John Thomas

Crime Figure Appointed to Thailand's Privy Council
Santi Trakan aided and abetted pedophile rings, complicit police, intimidation of witnesses

Secretary to President of Supreme Court
Jiraniti Havanon conspired in the traffic in children and intimidation of witnesses

Attaniti Ditam-naj (Atthaniti Dittha-amnart)
(Thai: อรรถนิติ ดิษฐอำนาจ)
President of the Supreme Court
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Conspired with traffickers in women and
children and to intimidate witnesses

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Secretary-General to the Supreme Court

Other Thai officials using the monarchy to cover criminal behavior

Phan Wannametee
President of Thai Red Cross Society

Dej-udom Krairit
President, Law Society of Thailand; heads of law firm, Dej-udom & Associates

Sak Khaosangrung
President, Law Society of Thailand

Phan Chantraphan
Ministry of Labor & Social Welfare

Sakthip Krairiksh
Thai Foreign Ministry

Somchai Homla-or
Human Rights Division, Law Society of Thailand

Jane Puranananda
Dej-Udom & Associates, Bangkok law firm

Prasert Khienninsilli
President of Regional Court
Northeastern Thailand

Anupote Bunnag
Office of the Inspector General, Ministry of Labor & Social Welfare

Visitors's Comments

A Comment from Andrew Garrison, Boston, Massachusetts, October 22, 2007:
John Thomas has every right to post this website.
Very recently, the president of Thailand's Supreme Court (there is no chief justice because the position would entail too much responsibility for a Thai to handle) tried to get a bill passed through the "puppet' one-house parliament appointed by the junta that would have protected all members of the Privy Council from any criticism by making it an act of lese majeste to criticize a Privy Council member.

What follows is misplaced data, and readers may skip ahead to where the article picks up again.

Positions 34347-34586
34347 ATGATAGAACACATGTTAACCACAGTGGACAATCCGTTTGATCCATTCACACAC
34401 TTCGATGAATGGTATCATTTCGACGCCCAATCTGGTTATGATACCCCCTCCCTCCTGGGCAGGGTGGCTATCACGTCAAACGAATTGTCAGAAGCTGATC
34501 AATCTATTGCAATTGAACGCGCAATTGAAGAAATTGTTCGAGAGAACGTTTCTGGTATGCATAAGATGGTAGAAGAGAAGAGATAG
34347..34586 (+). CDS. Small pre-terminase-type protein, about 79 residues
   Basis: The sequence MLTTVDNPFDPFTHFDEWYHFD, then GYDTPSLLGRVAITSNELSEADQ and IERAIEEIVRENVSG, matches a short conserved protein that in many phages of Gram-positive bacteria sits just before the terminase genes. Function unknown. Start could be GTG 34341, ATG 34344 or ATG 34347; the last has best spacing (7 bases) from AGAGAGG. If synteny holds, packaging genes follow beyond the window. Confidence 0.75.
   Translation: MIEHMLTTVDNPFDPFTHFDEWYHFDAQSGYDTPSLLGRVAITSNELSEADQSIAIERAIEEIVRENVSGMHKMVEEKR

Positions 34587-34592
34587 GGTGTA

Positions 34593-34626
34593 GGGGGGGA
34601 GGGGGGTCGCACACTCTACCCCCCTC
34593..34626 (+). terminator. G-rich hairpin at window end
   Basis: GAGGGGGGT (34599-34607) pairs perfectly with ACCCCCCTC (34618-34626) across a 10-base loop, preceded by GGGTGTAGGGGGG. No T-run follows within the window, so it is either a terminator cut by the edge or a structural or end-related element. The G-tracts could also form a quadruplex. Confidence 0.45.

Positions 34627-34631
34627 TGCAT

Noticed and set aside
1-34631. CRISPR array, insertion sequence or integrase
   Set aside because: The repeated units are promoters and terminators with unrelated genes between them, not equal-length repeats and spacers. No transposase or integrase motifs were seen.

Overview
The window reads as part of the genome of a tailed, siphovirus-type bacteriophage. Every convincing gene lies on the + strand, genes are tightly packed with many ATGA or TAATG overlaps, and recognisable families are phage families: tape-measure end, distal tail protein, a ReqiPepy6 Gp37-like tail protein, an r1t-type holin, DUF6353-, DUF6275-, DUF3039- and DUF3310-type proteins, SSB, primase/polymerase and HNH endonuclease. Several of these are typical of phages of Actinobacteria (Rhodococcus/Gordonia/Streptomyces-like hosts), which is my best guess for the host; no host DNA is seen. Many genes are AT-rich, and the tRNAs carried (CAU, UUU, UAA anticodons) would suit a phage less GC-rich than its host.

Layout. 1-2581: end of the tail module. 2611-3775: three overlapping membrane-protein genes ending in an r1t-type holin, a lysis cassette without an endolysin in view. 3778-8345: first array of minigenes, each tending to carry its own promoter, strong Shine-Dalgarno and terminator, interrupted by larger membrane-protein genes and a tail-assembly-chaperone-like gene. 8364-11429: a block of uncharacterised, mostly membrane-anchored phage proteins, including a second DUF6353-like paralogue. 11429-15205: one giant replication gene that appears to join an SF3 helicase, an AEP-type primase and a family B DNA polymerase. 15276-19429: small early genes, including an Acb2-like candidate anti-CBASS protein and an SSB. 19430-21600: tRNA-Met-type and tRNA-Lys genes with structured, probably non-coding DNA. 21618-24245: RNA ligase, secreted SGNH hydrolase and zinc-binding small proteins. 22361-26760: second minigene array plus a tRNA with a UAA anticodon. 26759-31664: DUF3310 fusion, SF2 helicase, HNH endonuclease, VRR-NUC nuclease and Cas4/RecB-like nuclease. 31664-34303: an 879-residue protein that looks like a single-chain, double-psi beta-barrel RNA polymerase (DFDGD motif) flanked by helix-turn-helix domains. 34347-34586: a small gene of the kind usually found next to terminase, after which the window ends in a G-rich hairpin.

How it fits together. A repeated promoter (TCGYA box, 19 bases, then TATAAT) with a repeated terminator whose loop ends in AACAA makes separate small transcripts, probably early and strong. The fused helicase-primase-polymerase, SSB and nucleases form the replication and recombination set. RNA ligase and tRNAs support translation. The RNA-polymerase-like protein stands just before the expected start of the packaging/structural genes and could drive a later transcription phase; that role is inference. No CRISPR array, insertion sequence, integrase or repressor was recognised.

Can you imagine such a thing?
I was there at the time and some judges confided to me that if the bill passed another bill would be proposed to offer Thai judges the same protection.  
Can you imagine that?
Alas, the chairman of the Privy Council said the bill was not wanted by the Privy Council. But that was only after some criticism from the public.
So the bill just protects members of the royal family from criticism. I think that applies only to members of the king's immediate family. (Ed.: Some of the king's close relatives are in jail, including one for murder.)
This won't work, of course, because the Crown Prince has been 
unpopular for a long time.

V i s i t o r s'  C o m m e n t s

A comment from Victor Kowlaski, Bankok, October 1, 2006:
I noticed that this website was deleted on the eve of the recent military coup d'etat in Thailand (September 19, 2006) and that several of the officials exposed in this website have since accepted high posts from the ruling junta.